They appear to have jumped the gun.  A recent study, a meta-analysis of 9 clinical trials comparing genotype-based dosing of warfarin with standard “trial and error,” found no advantage to the “precision” approach in terms of any laboratory or clinical outcomes.

No doubt as our understanding of disease improves, we will be able to target treatments more effectively.  Some things we consider a single condition will turn out to be a cluster of many different conditions, based at least on part on genetic differences, each with a different optimal treatment.  Cancer chemotherapy is already a step in this direction.  But we shouldn’t get overly distracted by this latest shiny object.  The more we learn about the human genome, the more we realize that external factors – environment and behavior – remain the primary determinants of disease and the keys to prevention.  The single biggest advance in the 40+ year “war on cancer” has not come from the lab; it was the reduction in smoking.

Diet, exercise, and other behavioral and environmental factors aren’t very sexy, and they are not the stuff on which academic careers are built, but in the end they are what will make us healthier.  We can’t let the allure of precision medicine threaten support for these mundane but proven strategies.  Gene therapy sounded pretty cool, but it didn’t help Carly.

What is Brain?  

February 2, 2015

CHW LogoOne of the worst episodes of the original Star Trek series was one called “Spock’s Brain.”  I can’t recall all the details (although – nerd alert – I undoubtedly had the entire script committed to memory at one point in my life).  But it involved a technologically backward planet where the males and females lived separate lives: the men (called “morg”) lived on the surface in a sort of late Ice Age existence, while the women (“imorg”) lived in a comfortable underground city, though the whole place apparently ran on autopilot, since both morg and imorg had the intelligence level of 8 year olds. (When asked the whereabouts of Spock’s brain – don’t even ask why – one of the imorg, confused, replied, “Brain and brain! What is brain?”)

Many of the episodes from the 1960s had a hidden – or sometimes quite blatant – moral message, but I could never figure out what it might have been in this episode.  Given how bad it was, maybe there wasn’t one.  But a couple of recent articles shed some light on a possible allegory.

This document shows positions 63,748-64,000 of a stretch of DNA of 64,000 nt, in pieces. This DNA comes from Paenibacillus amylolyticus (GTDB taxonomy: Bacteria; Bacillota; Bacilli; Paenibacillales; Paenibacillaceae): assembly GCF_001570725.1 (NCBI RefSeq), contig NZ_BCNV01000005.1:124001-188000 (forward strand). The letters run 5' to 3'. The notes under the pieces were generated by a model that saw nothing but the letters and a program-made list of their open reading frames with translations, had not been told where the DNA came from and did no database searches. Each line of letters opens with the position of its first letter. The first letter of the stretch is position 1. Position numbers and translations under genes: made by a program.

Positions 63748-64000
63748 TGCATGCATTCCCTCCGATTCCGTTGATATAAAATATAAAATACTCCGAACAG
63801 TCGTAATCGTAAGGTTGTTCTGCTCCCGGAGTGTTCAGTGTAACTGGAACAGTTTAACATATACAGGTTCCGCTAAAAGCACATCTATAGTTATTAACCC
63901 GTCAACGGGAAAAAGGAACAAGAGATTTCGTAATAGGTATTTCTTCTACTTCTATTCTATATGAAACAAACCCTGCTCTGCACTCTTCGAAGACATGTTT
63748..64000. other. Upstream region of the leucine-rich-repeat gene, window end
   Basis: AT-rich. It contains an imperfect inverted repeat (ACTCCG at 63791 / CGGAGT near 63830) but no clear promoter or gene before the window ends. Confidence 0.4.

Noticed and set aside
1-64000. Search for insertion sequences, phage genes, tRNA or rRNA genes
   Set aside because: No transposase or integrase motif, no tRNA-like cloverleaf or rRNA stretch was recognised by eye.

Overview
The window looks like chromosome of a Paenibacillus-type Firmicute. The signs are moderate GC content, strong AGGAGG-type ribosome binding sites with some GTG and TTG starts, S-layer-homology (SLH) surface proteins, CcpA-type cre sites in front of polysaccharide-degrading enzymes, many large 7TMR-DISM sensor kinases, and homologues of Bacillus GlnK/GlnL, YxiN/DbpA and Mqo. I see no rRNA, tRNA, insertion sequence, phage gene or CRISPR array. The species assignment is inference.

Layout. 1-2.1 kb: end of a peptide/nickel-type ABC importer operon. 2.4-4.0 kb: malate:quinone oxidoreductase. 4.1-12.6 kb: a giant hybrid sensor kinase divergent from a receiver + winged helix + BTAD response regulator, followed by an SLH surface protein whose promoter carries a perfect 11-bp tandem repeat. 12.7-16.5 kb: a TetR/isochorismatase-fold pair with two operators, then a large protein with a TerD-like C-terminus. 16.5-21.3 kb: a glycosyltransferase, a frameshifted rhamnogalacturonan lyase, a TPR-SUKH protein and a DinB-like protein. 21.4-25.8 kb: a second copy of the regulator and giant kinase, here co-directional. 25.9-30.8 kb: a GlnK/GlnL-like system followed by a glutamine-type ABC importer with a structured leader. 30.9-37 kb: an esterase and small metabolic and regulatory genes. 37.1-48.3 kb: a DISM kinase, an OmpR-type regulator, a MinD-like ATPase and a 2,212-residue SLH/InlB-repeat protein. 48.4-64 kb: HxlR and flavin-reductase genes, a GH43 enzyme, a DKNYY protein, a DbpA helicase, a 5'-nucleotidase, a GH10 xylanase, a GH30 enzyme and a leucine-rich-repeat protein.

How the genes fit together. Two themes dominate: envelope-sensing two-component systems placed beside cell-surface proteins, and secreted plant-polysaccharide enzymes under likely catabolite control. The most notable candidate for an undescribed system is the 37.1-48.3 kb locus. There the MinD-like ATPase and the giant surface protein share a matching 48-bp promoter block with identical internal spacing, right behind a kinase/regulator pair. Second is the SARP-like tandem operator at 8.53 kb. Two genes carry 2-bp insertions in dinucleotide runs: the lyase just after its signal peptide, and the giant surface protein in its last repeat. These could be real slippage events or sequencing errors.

One study examined the ability of randomly created groups of 2-5 members to perform a set of tasks.  Success was only minimally correlated with several hypothesized factors, such as average or maximal IQ, or group cohesion.  The three factors most strongly predictive of success were equal distribution of speaking turns, average social sensitivity of the group, and the proportion of women. (Most of this last effect was mediated by the greater social sensitivity of women, but there was an independent contribution from femaleness itself.)

Other work examines gender differences in decision making.  In low-stress situations, men and women approach decisions similarly, gathering information and weighing risks and benefits, and their average overall risk appetite is the same.  But a series of studies demonstrates that under conditions of stress (physical stress, anxiety), decision-making strategies diverge.  Men tend to take larger risks for larger potential gains, while women tend to go for surer but smaller rewards.  Moreover, when asked to evaluate their strategies, men were less likely to recognize their riskier approaches as actually riskier.

Now, I don’t mean to suggest that men are a bunch of insensitive adrenaline junkies.  And the data don’t say one style is better or worse.  But teams with a diversity of approaches will likely outperform one with a single-minded risk-averse or risk-taking strategy, and this is also borne out by evidence.  A review of 2400 large global companies showed that those with at least one woman on their board outperformed those with all-male boards by 26%.  (You might argue that we also need to see how a large global company with an all-female board would compare.  Sigh.)

Working in pediatrics, and specifically at children’s hospitals, for my entire career, I take this sort of balanced approach to work groups for granted.  But too many organizations are like that planet where the morg live above ground, the imorg below, and both suffer as a result.  Brain seems to require both.